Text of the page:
Fly Me to the Moon: The Public and NASA


On March 3, 1915, the U.S. government established the National Advisory Committee for Aeronautics, or NACA. In 1958, NACA became NASA. In polls the American public has shown pride in the country’s accomplishments in space exploration, along with concern about the costs involved. A review of public attitudes about the space program, from the Roper Center for Public Opinion Research archives:

Satellite of love (mostly)

There’s no question that Americans take pride in the country’s space ventures. When asked to say in their own words what America’s greatest achievement was in the 20th century, 17 percent of respondents in a 2006 Research!America poll said the space program, the highest percentage of all answers. The public also recognizes the importance of specific accomplishments, like the landing of the Mars rover, seen as a major achievement by 72 percent of the public in a 2012 CNN/ORC poll.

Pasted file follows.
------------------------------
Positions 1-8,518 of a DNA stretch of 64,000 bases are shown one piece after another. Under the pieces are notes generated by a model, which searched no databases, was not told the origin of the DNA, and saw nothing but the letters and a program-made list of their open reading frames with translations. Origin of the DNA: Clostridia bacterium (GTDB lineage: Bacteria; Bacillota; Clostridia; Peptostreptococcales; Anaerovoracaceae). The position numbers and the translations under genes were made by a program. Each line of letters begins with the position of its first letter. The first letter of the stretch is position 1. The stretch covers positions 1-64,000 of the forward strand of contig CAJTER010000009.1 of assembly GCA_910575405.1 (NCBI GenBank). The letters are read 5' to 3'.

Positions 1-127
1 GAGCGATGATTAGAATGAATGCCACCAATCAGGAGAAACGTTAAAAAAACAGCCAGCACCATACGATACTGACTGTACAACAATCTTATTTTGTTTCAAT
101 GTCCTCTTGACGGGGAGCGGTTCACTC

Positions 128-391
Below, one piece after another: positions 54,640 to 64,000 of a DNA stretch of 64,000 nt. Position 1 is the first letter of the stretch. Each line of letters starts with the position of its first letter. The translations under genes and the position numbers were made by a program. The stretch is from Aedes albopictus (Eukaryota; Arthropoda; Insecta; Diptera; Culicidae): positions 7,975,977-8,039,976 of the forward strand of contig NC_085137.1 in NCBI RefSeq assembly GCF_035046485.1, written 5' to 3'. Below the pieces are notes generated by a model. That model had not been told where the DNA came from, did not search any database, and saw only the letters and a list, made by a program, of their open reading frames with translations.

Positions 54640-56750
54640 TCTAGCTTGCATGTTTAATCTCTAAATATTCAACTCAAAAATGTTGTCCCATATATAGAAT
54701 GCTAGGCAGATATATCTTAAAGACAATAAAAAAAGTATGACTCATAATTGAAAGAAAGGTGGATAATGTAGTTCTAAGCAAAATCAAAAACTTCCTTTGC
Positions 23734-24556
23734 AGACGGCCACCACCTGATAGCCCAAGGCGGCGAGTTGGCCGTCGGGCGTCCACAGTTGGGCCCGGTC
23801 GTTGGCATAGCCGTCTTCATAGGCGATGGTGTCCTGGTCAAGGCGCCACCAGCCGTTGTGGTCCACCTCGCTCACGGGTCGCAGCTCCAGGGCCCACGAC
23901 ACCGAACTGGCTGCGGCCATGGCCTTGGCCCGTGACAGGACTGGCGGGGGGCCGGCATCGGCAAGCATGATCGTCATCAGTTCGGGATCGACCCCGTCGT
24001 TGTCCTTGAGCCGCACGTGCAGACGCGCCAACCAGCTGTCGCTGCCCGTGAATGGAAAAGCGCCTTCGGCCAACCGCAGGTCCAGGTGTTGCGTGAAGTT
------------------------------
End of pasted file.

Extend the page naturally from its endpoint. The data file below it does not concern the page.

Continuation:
But the public was not so certain about the value of the space program in its early days. In a 1967 Harris poll, 54 percent said the $4 billion price tag on putting a man on the moon and exploring other planets wasn’t worth it; only a third thought it was. Fifty-seven percent in a 1965 Harris —> Read More Here


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